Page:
December 17, 2018
Boaz Dinte
Managing Partner

The end of the year is a good time for reflection, to look back at what we had accomplished and to look forward to what we can expect next year. Personally, I pause to reflect on what it is that led to the evolution of Israeli late stage companies. Israel has always been characterized by a high level of innovation, incredible technology and great tech teams. It was a nation that produced thousands of cool new startups, but when it came to scaling the business through building strong and global Sales and Marketing teams, it was a challenge few companies had managed to overcome.

But that has changed big time. Over the past couple of years, fundamental changes in business models have opened a wider window of opportunities for Israelis to excel. Coupled with a change in the founder profile, larger companies began to emerge.

In the past, Israeli B2B companies, mainly software companies, struggled with developing their Sales and Marketing teams, especially when compared with American companies. Recruiting top talent Sales & Marketing leadership in the US, proved difficult while competing against America’s leading VCs and tech companies. Even when talent could be pulled in, cultural differences made it difficult to keep them on board. In addition, Israeli leadership employed a more conservative and results-oriented philosophy. Budgets were approved step by step and short-term measurements were key to increasing expenses, whereas the American tendency was more long term, high risk, raise larger amounts of money, go “all in” and spend aggressively from earlier stages. If a typical American company would invest above 50% of revenues in Sales and Marketing, the typical Israeli company would stop short at 25%.  This approach was both culturally driven, but also a result of the lack of late stage funding available to Israeli startups, while their US counterparts had late stage funding available in abundance.

Fast forward to the present, new business models such as SaaS have eliminated some of the barriers for Israeli companies. Many of the successful SaaS companies have a significant portion of their revenues deriving from inbound teams with relatively low touch with customers. This model does not require an army of expensive, highly trained travelling sales managers – resulting in low cost and efficient Sales teams. On the Marketing side, the CMO role has dramatically changed as have the available marketing tools. Today’s CMO needs deep data diving abilities and KPI tracking and analysis skills. A large portion of marketing now is taking place online and companies can successfully reach their target audience for a fraction of the cost using big data and analytics — areas where Israelis have traditionally thrived.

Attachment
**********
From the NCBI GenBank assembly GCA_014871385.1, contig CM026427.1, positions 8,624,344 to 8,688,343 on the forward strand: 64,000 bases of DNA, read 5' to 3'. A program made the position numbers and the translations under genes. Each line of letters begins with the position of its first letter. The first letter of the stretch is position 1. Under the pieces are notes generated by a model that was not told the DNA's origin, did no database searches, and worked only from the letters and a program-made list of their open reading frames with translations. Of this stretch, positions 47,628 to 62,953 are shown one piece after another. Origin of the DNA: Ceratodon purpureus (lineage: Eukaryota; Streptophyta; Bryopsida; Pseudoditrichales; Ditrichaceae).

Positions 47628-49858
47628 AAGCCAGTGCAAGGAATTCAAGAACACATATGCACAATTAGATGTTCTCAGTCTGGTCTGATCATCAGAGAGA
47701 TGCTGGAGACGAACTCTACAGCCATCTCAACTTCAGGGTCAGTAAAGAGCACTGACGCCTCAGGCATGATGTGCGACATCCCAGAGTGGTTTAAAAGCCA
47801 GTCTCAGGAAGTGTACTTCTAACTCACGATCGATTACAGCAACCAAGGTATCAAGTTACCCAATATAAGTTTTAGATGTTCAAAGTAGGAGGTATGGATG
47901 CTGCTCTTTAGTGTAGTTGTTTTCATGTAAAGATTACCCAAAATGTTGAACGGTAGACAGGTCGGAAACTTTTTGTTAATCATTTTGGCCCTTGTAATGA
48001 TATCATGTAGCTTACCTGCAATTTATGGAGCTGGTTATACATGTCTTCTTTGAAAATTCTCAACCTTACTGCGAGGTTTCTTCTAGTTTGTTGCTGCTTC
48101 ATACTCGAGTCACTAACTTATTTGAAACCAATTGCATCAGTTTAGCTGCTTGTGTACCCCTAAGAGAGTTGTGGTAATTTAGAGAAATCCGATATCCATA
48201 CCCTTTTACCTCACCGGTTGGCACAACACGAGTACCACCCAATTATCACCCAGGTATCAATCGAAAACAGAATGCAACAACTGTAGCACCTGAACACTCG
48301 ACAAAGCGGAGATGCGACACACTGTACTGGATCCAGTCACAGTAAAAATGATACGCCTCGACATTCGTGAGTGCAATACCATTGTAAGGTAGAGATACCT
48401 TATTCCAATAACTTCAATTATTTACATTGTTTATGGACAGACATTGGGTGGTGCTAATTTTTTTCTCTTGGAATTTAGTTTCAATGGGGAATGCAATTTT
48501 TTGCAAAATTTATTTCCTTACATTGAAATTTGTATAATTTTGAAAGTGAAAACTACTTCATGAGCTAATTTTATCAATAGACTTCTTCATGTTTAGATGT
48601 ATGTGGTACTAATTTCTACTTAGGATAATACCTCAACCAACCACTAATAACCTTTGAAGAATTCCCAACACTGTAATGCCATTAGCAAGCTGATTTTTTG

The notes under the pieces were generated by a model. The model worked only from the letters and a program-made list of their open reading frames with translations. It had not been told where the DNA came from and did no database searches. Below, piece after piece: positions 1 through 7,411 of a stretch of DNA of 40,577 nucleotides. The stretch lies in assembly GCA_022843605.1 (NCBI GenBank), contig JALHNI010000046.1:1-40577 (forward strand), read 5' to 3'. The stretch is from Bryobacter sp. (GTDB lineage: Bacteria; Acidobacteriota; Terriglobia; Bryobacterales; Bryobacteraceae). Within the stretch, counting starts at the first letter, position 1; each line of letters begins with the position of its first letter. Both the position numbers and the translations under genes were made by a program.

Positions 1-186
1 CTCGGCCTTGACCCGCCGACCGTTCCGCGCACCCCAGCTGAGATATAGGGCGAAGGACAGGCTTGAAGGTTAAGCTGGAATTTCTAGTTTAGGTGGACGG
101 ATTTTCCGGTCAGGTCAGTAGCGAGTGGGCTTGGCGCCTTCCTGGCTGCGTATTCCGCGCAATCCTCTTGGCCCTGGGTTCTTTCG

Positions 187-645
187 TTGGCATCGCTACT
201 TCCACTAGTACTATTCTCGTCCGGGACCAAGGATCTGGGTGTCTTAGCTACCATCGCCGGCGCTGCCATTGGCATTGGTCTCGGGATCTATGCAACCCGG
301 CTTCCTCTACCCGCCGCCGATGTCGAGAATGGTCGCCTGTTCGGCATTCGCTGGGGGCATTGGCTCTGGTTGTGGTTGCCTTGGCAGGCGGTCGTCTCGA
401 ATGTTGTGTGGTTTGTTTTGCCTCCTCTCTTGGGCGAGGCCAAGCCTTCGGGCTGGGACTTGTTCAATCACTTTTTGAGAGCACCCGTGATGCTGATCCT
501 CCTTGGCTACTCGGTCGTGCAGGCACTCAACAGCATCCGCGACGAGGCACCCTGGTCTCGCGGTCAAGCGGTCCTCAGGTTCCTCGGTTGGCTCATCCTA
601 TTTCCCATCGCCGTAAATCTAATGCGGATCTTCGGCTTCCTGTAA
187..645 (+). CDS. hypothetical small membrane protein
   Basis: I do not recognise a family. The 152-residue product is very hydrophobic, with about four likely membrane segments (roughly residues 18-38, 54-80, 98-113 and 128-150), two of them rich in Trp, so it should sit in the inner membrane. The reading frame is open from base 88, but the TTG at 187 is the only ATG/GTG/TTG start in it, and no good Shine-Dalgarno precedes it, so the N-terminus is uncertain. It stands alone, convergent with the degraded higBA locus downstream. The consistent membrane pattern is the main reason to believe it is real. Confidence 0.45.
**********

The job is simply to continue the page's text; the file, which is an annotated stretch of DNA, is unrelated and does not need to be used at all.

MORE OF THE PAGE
Suddenly talent became local, not just in R&D but in Marketing and Sales too.

                                                                                                                                                                     *source IVC

Today’s market is fortunate to include a rise in mature, serial entrepreneurs who in the past have successfully built and sold companies. These leaders have the passion, patience, drive and amazing execution abilities to build larger, more sustainable businesses, employing hundreds of employees and generating revenues that exceed $100M. These leaders were scarce a decade ago, as were the liquidity options, now being offered by supportive investors. More and more we are seeing that a part of the investment in late stage rounds, includes a secondary portion that enables founders to “meet money” and delay thoughts of a possible early exit. At Qumra, we are supportive of this development which provides founders with flexibility to focus on business growth.

There is also a sharp increase in growth capital available to Israeli companies. When we founded Qumra in 2014, the amount of money invested in Israeli growth companies was approx. $300M a year. In 2017 that value peaked at $1.6B. While this amount is impressive, it’s still below the percentage of late-stage investments allocated to US companies. Today’s market includes 30+ private Israeli companies that have raised >$100M, have 200+ employees, revenues exceed $20M,  which are still growing rapidly and are poised to reach meaningful IPOs and M&As.

Not too long ago, billion-dollar valuations were unheard of among privately held Israeli tech companies. Successful companies such as JFrog would have been acquired before ever reaching unicorn status. But today more Israeli companies are joining this category, remaining private and flexible, growing above 60% YoY and making acquisitions along the way. Taboola, Payoneer, and Infinidat are a few examples.

As a Venture Capital investor, active in the Israeli market for over two decades, I feel privileged to have participated in different stages of a tech company’s lifespan and am proud to see this market achieve maturity. We are in the midst of exciting times of value creation in the Israeli market, a trend I expect to continue and gain momentum in the next years.  The best is yet to come and next year is shaping up to be even more exciting than the current year.  There is a lot to look forward to in 2019.



One response to “Why Israeli Start Ups Are Finally Making it to Late Stage”

  1. Michael P. says:

    Really interesting read Boaz!

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